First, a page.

This is 13th in a series of articles overviewing Ty Bollinger’s book CANCER: Step Outside the Box. You can get caught up by reading Part 1, Part 2, Part 3, Part 4, Part 5, Part 6, Part 7, Part 8, Part 9, Part 10, Part 11 and Part 12.
Dr. Max Gerson, a German Jew, fled Nazi Germany in 1933—but not before discovering, in a round-about way, a cure for cancer.
A good while before he had to leave, Dr. Gerson successfully cured his own severe migraine headaches by changing his diet. When he began treating his patients with migraine, using the diet, he discovered the diet cured other conditions as well, including tuberculosis.
This kind of success spread like wildfire, becoming well known in Europe. Other doctors used the diet to treat their patients with tuberculosis. It was so successful in Switzerland that it put many sanatoriums out of business, and they changed to successful ski resorts that are still used today.
In 1928, a woman with incurable bile-duct cancer contacted Dr. Gerson, begging him to treat her with his diet therapy. She didn’t care that he knew little about cancer–she was desperate. Not only did SHE recover totally, but two of her friends with cancer were also successfully treated.
True to form, the medical establishment there, at the time, was critical, and tried to demean his accomplishments. This pillaring by the medical community isn’t a new thing.
While Gerson was trying to silence his critics by treating only terminally ill patients, declared so by no less than two specialists, Adolph Hitler began arresting Jews. So Dr. Gerson found it prudent to get his family out of Germany, pronto. In doing so, he had to leave his study results behind.
They arrived in New York City in 1936, after brief stays in Austria, France and England.
Upon getting established, he resumed his studies with terminally ill cancer patients. After much study, in 1946 he testified in court, along with some of his cured patients, that he had found a cure for cancer. It was then announced publicly on the radio, on July 3, 1946, that a cancer cure had been discovered. This, of course, then brought out the New York Medical Society to condemn it.
He spent several more years, successfully curing cancer—but under a lot of scrutiny. Then he mysteriously died suddenly on March 8, 1959. His daughter later announced he had died of arsenic poisoning.
What’s involved in the actual therapy?
Dr. Gerson’s premise was that cancer is the result of deficiency and toxicity. Deficiency because of our nutrition-poor modern diet and toxicity because of the chemicals we are constantly bombarded with in food, air and household materials.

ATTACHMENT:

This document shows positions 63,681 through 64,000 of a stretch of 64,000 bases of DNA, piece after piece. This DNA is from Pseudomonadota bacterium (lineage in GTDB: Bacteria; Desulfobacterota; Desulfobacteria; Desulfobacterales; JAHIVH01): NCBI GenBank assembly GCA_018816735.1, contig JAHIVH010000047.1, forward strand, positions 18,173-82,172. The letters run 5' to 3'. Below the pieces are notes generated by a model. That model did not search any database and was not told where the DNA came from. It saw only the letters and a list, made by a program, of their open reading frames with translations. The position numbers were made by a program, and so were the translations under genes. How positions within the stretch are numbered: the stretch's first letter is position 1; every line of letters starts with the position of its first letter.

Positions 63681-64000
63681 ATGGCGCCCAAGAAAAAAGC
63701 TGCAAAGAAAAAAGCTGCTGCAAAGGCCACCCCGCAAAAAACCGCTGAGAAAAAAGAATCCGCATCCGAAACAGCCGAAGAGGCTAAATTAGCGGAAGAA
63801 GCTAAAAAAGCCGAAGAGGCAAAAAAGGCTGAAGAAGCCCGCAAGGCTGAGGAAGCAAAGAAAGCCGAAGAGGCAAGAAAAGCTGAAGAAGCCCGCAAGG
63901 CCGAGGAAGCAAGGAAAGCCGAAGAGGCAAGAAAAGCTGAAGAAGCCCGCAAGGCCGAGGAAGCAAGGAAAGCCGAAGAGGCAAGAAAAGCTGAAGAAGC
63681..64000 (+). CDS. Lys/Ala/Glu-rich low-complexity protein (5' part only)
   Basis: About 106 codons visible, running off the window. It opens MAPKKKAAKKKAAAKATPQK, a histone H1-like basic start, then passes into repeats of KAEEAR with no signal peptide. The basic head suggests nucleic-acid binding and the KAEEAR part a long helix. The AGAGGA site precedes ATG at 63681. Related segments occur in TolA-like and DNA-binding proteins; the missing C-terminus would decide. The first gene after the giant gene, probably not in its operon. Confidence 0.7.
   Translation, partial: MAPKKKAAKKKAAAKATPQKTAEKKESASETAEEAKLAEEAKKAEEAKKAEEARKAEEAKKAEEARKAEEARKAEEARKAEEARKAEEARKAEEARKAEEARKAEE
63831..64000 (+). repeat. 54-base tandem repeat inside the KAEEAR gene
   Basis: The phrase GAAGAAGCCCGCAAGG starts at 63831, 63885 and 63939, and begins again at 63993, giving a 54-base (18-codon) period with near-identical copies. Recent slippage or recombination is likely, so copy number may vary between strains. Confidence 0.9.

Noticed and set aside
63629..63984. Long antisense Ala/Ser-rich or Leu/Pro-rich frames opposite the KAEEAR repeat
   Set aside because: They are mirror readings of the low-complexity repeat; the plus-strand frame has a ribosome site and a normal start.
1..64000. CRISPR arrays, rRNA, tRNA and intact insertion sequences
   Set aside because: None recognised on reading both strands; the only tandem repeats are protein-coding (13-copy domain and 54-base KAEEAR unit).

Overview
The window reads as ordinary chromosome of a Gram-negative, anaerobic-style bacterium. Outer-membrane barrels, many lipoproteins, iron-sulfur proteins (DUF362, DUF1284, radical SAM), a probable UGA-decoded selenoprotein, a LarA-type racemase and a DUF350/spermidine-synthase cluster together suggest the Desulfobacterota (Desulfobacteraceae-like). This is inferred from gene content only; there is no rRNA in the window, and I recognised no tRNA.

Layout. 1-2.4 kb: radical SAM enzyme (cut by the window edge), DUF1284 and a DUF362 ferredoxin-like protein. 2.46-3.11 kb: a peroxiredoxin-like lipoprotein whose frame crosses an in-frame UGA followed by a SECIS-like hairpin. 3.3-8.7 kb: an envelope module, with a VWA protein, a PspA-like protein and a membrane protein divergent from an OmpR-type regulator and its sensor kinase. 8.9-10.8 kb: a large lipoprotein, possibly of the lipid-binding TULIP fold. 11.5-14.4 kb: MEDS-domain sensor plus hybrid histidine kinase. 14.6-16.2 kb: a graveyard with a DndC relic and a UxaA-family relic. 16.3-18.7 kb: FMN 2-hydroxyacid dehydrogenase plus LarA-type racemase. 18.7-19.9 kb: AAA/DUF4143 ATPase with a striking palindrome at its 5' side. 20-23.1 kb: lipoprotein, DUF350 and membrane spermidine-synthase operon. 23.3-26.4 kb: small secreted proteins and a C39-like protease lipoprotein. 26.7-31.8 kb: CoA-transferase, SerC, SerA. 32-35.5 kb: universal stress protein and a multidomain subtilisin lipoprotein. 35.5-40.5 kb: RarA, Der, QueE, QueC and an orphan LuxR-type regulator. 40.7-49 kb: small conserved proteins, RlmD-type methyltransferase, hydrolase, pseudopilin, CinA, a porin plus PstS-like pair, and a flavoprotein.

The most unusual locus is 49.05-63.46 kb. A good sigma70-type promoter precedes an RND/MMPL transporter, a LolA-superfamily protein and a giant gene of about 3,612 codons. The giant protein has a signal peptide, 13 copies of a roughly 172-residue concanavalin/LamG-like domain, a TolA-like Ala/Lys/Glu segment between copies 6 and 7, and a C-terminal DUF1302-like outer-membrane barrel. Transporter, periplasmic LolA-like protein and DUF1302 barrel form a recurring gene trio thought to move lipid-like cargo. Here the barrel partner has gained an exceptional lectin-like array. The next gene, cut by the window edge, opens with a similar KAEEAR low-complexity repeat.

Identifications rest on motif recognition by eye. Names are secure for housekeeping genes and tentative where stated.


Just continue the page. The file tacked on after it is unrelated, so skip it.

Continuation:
Cleansing the body from these toxins and restoring the immune system with the right nutrition is the foundation of the Gerson therapy. A “whole body” approach was taken by flooding the body with micronutrients from a diet consisting of a salt-tree, fat-free, organic, vegetarian food, and fresh-pressed fruit and vegetable juices on a daily basis.
He also used pancreatic enzymes with his treatment. And in such, he emphasized his idea that too much animal protein in the diet is carcinogenic. He preferred protein from vegetables, fruits, grains, nuts and seeds for adequate protein needs.
The difficulty that the liver and kidneys have excreting protein explains why the Gerson therapy avoided meat, eggs, poultry, etc. He was also convinced that the liver was the most important organ in the body because it filters out toxins. He even noted how the deterioration of the liver parallels the progression of cancer!
The coffee enemas come in because they facilitate the opening of the bile ducts, which is necessary to help the liver get rid of the toxins. These very coffee enemas have brought scorn and ridicule from the Cancer Industry ever since Gerson first used them.
Dr. Gerson also became aware that sodium stimulates tumor growth, as do fats—although he concurred with Dr. Johanna Budwig (mentioned in a previous article), that flaxseed oil was necessary to provide essential fatty acids. As an extra benefit, flaxseed oil stimulates the immune system. Plus, the flaxseed oil should ONLY be consumed raw and cold, never used for cooking.
In 1977, the Gerson Institute was established in San Diego by Dr. Gerson’s daughter Charlotte—solely to educate the public on the Gerson Therapy. Her hospital, because the United States government would not support the Gerson Therapy, was established in Tijuana, Mexico. The Gerson Institute’s website, should you choose to visit, is www.Gerson.org.
Also, Max Gerson himself authored a book, A Cancer Therapy: Results of Fifty Cases and the Cure of Advanced Cancer, available on Amazon.com.